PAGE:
Read what inspired this Surrey mother and father to quit for the sake of their boys, and gain new insights for improving your own practice of offering help.
Tammy Madigan started smoking at 10 years old.
Her parents smoked. Both her siblings smoked. When she married, her husband smoked too. But the Surrey mother knew she needed to break the cycle with her two boys – especially when she realized how her second-hand smoke was taking a toll on their health.
“Smoking seemed like a normal thing to do,” recalled the 35-year-old Fleetwood resident. “It was something that was just a regular thing inside my home. But both my parents died from smoking and their other addictions and I struggled with smoking too and I wanted to break the chain.”
She and her husband had tried to keep their smoking away from their boys, but even so, her seven-year-old son struggled with asthma and frequent chest infections, while her three-year-old suffered from repeated ear infections, eventually requiring surgery.
“We didn’t smoke in the house, we didn’t smoke in the car, but it would cling to our clothes. We were telling ourselves this was how we were preventing them being exposed to it, but we were fooling ourselves,” she said.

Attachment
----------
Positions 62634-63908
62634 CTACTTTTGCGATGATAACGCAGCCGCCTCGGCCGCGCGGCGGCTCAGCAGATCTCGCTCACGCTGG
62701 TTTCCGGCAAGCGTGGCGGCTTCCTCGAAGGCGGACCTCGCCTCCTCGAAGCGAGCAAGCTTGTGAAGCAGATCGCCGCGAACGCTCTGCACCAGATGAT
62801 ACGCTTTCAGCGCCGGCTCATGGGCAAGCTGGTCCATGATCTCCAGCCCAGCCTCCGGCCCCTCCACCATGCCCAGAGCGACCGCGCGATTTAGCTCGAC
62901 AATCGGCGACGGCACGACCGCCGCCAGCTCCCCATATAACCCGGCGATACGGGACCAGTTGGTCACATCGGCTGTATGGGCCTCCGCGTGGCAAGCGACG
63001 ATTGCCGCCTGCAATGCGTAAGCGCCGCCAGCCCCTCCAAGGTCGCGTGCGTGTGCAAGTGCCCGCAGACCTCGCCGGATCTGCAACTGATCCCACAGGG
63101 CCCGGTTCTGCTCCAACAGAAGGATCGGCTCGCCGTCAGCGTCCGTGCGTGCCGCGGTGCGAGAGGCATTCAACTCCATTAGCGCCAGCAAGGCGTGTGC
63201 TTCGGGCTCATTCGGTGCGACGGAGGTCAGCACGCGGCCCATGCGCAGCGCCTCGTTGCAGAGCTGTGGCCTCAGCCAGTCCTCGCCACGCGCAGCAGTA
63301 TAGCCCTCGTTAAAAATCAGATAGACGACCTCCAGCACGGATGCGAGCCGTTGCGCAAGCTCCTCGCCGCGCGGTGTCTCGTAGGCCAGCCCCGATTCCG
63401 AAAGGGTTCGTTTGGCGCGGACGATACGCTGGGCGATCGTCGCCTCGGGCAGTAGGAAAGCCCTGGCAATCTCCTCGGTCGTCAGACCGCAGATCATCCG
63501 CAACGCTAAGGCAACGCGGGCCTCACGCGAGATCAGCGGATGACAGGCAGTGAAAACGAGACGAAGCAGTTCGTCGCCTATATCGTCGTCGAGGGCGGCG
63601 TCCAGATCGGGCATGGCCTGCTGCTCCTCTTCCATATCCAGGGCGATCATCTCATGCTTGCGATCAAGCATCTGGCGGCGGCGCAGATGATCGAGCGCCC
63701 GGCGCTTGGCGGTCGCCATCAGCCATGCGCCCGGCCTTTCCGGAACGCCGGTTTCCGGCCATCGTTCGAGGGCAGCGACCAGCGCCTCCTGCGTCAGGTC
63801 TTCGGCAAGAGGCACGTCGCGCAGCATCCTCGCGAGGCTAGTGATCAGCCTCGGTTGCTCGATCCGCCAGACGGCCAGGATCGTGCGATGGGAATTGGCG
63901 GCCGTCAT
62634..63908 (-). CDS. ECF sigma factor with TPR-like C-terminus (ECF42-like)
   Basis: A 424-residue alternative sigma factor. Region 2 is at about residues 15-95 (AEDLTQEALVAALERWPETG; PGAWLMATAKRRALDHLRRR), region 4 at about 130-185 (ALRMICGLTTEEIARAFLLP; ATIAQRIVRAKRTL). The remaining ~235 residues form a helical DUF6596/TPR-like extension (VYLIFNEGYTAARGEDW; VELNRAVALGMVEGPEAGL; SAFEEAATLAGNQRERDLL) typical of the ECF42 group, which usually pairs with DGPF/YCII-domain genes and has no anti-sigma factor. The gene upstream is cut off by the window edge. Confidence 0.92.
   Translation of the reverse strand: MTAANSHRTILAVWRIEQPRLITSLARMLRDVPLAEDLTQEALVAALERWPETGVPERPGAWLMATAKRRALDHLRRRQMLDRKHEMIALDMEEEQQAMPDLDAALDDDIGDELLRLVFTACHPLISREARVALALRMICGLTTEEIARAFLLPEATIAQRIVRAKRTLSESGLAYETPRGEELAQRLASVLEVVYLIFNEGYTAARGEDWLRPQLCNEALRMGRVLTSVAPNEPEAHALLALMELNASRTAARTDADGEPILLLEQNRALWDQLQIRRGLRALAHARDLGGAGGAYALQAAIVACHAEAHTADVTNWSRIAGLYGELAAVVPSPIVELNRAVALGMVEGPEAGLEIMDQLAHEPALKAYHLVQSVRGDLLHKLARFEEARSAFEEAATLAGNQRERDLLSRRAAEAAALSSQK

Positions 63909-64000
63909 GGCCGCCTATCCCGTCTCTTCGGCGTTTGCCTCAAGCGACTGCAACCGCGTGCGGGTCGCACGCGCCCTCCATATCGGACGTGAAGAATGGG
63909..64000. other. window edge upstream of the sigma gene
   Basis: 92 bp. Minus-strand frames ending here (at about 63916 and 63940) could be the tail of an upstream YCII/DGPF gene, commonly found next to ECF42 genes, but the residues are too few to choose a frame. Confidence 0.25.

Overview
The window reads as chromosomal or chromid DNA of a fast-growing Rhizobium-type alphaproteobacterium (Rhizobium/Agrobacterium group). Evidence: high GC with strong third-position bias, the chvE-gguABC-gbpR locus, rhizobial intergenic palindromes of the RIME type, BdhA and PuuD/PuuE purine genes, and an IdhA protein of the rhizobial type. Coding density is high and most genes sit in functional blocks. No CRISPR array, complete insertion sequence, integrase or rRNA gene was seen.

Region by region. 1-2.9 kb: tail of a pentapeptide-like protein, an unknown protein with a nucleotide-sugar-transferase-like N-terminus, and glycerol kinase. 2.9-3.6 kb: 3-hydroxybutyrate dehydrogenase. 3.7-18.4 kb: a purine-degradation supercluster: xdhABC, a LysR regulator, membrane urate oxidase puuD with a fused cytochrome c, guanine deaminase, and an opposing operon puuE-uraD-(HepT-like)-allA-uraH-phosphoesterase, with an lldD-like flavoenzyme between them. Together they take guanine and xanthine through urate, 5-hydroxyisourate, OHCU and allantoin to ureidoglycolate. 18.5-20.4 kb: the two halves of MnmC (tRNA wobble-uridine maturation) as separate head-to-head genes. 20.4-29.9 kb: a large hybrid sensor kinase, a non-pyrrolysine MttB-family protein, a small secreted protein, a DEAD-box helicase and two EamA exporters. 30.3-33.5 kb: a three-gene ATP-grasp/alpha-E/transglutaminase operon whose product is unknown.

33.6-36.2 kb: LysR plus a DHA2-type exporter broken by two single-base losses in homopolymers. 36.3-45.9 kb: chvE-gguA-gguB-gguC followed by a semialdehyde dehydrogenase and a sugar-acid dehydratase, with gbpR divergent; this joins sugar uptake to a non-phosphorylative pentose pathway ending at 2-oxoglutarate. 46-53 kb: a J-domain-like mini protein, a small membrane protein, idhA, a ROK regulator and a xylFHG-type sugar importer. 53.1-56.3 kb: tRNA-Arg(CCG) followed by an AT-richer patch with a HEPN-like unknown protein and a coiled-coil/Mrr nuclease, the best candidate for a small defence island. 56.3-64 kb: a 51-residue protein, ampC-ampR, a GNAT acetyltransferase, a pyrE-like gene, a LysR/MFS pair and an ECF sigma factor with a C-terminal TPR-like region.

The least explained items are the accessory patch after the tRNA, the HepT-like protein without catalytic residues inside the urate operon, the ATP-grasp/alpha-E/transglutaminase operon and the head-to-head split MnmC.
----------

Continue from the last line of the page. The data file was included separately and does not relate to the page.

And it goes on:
So Tammy and her husband Brian made a vow: when their youngest son came home from his latest surgery last spring, he would come home to a smoke-free house and family.
Read the full story, “My Quit Smoking Story: Breaking off with cigarettes for the sake of my boys,” to learn how Tammy and her family went smoke-free and how it affected their health. Also, access resources for helping yourself, your loved ones, and your patients to go smoke free.
For more valuable insight from the patient perspective on quit-smoking motivation, techniques for reducing cravings and advice for making lasting lifestyle changes, have a read of these three patient-focused stories: “What’s your reason for going smoke-free?” “What helped you quit?” and “How did you overcome smoking struggles?”